Moving forward I am going to look at complex geometric packing. Perhaps rhombic tricontrahedrons or other multidimensional solids as ways to efficiently pack volumes that may be useful in space. Also, I am going to look more into inflatable construction as it seems that I will be relying on this as a solution regardless. Inspirations from the real world may involve how nature expands and contracts things, maybe flowers, cocoons, etc.
I will also be introducing more programmatic elements and technological requirements such as, but not limited to: crew quarters, cab and controls, restroom, sleeping, eating, exercise, pressurized cargo, food and storage, cryogenics/hibernation, etc.
It has been quite a journey to this point, but I really feel that I have just scratched the surface. The process is proving to allow me to consider a lot of possibilities, it seems that every time I put pen to paper, or in this case pen to digital tablet, my brain ignites with possibilities. For the sake of setting some guidelines, I am creating what I will refer to as guard rails. These are risk levels of design: Low, Medium, and High. Low Risk really entails a current level of technology and level of capabilities. It is low risk because the % of change if very small. Likewise, it doesn't offer any benefit for projecting towards the future. Medium/High risks concepts begin to push the % of change a bit higher. Although more beneficial for the human, also more difficult so sell such wild ideas. I think that this stage is important to think about because, often, architecturally, we get stuck in this world of comparing things only to the past and only to the current. Without projecting medium to high risk designs, it is difficult to improve or visualize the future.
This new idea is really just an evolution of the telescoping and core expanding concept. I just combined the two into a new idea that I am referring to as hinging and unpacking. Still not quantified, this begins to convey the idea of expansion that may happen in planes, or tensile ribbed structures.
The idea is that this would be a mutli-launch process, something else I have been considering rather than one single launch from Earth to Ceres. This would launch the module into lower Earth orbit, where it would unpack. The second launch would send a crew module that would dock and launch from there. It's not actually crucial to the design, but just something to keep in mind when considering launching.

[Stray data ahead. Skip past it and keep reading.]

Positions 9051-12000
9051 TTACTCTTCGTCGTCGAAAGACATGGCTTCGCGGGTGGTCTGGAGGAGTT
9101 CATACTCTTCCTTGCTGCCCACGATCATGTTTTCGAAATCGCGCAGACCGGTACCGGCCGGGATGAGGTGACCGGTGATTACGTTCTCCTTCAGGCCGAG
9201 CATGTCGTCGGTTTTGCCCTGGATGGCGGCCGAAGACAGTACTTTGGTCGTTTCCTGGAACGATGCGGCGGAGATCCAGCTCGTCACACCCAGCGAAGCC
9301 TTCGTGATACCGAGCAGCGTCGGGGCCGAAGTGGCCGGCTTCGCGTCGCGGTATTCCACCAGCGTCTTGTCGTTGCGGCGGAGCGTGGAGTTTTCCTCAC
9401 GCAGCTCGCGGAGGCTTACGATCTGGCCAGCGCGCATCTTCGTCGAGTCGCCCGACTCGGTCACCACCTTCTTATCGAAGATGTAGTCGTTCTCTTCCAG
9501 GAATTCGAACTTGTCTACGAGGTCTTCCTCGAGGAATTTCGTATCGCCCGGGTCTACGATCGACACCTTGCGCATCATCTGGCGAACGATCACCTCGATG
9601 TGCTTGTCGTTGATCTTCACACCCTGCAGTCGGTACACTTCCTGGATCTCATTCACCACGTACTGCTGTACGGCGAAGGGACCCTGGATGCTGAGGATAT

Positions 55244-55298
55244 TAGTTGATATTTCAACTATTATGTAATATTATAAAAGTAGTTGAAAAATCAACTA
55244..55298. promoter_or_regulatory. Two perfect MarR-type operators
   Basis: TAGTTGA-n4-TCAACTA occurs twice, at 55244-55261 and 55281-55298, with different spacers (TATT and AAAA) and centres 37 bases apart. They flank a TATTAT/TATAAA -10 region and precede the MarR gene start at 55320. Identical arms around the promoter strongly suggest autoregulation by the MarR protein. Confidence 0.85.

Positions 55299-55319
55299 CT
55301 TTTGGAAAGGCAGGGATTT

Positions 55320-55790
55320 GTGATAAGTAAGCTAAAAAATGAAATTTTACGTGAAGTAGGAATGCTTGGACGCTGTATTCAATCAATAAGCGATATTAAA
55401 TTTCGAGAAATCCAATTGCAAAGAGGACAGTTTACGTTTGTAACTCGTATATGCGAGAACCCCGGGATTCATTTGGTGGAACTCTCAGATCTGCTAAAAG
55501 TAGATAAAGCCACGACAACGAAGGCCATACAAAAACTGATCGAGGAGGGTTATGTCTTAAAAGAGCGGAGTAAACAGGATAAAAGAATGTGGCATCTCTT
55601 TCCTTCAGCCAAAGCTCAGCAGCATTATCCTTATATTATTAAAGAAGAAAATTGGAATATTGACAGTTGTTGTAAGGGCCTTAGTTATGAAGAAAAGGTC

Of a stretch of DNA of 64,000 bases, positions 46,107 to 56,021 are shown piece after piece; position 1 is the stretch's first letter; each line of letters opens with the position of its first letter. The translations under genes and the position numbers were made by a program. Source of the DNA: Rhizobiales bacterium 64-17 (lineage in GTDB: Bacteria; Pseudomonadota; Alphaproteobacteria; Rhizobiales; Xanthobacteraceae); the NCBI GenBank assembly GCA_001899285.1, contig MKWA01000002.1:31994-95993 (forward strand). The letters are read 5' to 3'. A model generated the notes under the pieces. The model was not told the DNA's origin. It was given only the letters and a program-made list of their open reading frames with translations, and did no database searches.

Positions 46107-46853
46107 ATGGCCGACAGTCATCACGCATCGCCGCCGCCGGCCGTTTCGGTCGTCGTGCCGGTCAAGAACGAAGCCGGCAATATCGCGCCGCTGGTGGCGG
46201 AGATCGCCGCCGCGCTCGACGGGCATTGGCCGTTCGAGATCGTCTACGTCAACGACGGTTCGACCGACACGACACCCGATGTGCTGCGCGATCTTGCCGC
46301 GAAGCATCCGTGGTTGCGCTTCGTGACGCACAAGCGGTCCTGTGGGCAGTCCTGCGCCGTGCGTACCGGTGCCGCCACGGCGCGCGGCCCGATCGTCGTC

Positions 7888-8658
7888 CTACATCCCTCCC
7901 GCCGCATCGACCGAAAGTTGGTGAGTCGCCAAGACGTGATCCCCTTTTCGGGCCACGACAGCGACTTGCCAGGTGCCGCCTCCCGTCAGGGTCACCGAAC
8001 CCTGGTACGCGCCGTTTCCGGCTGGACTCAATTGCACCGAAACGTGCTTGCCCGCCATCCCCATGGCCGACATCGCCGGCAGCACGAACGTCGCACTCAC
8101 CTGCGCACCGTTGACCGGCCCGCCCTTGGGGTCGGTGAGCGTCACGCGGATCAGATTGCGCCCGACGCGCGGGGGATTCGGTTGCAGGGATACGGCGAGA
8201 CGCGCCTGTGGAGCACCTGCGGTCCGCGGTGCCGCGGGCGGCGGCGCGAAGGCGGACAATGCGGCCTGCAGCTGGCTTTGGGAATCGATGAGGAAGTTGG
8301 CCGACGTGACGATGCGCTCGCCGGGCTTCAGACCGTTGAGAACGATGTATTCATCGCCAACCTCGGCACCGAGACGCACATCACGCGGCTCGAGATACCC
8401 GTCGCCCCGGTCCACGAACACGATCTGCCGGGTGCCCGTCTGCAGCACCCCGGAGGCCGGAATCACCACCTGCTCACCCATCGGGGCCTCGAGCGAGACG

This is medium risk. It's two launches, and a vast increase in volume. It also provides a few options for orientation and privacy. Each person would have their own golden rhomb that they could arrange however they wanted. The common area provides direction and the option for interaction and activities: eating, exercising, playing, etc. The expandable cockpit would provide a new interface to lead the long mission from there.
Moving forward, I am going to consider the high risk design, as a new concept. Concurrently, I will iterate a few more expandable iterations with more consideration to structural unpacking/ hinging. I think it can work, it just will take some tinkering to figure out. Well worth the experimenting If I can prove something may have merit. Ultimately, my goal is to eliminate bad ideas and there is only one way of going about that. That is producing a lot of things to think about and consider. By the time I exhaust my visual library, the transition into stage 2 should be relatively seamless considering that I have thought trough things well from the start. It really is just a matter of tinkering, time, and limits of my own creation.
I had to really backtrack from where I was heading in the previous development. I was really jumping the gun a bit, and I let the architectural process rush my own personal process. What I did decide to do was make a clear outline of my parameters that I would be working within, that is a non-negotiable for the purpose of this thesis. In the real world it would always be negotiable, however, I have got to keep on pace to get this thing complete.
The graphic on the left breaks it down pretty clear, but I will try and simplify it even more for the sake of clarity:
1) We launch the hab module into orbit, there it floats around the earth.
2) After a period of time, the hab module is either assembled, or unpacks. Creating a large amount of livable volume compared to that of when it was launched.
3) Humans are launched in crew module, destined to rendezvous with hab module.
4) The entire assembly is launched from Earth orbit and begins its trip to Ceres.
I think also by this time, there may be some type of Mars base that in a sense you would just have a layover. Humans go there, then launch to Ceres. Breaking up the trip into 9 months, then a stop, then another 9 to Ceres. It is obviously much more complicated then that, but for the sake of the project, this is what I am operating under.
Obviously it has to land, and that is a mission in itself, I will get into this later on. The main point is that this thing needs to be reusable. One of the great issues with space travel/design, is re-usability. Why design a Hab module that works in deep space, and then just sits there once you arrive. My new direction will focus on the hab module being able to be a functioning structure once it arrives. The challenge of course is that deep space is much different than the elements you will experience on Ceres. It almost needs dual functioning abilities.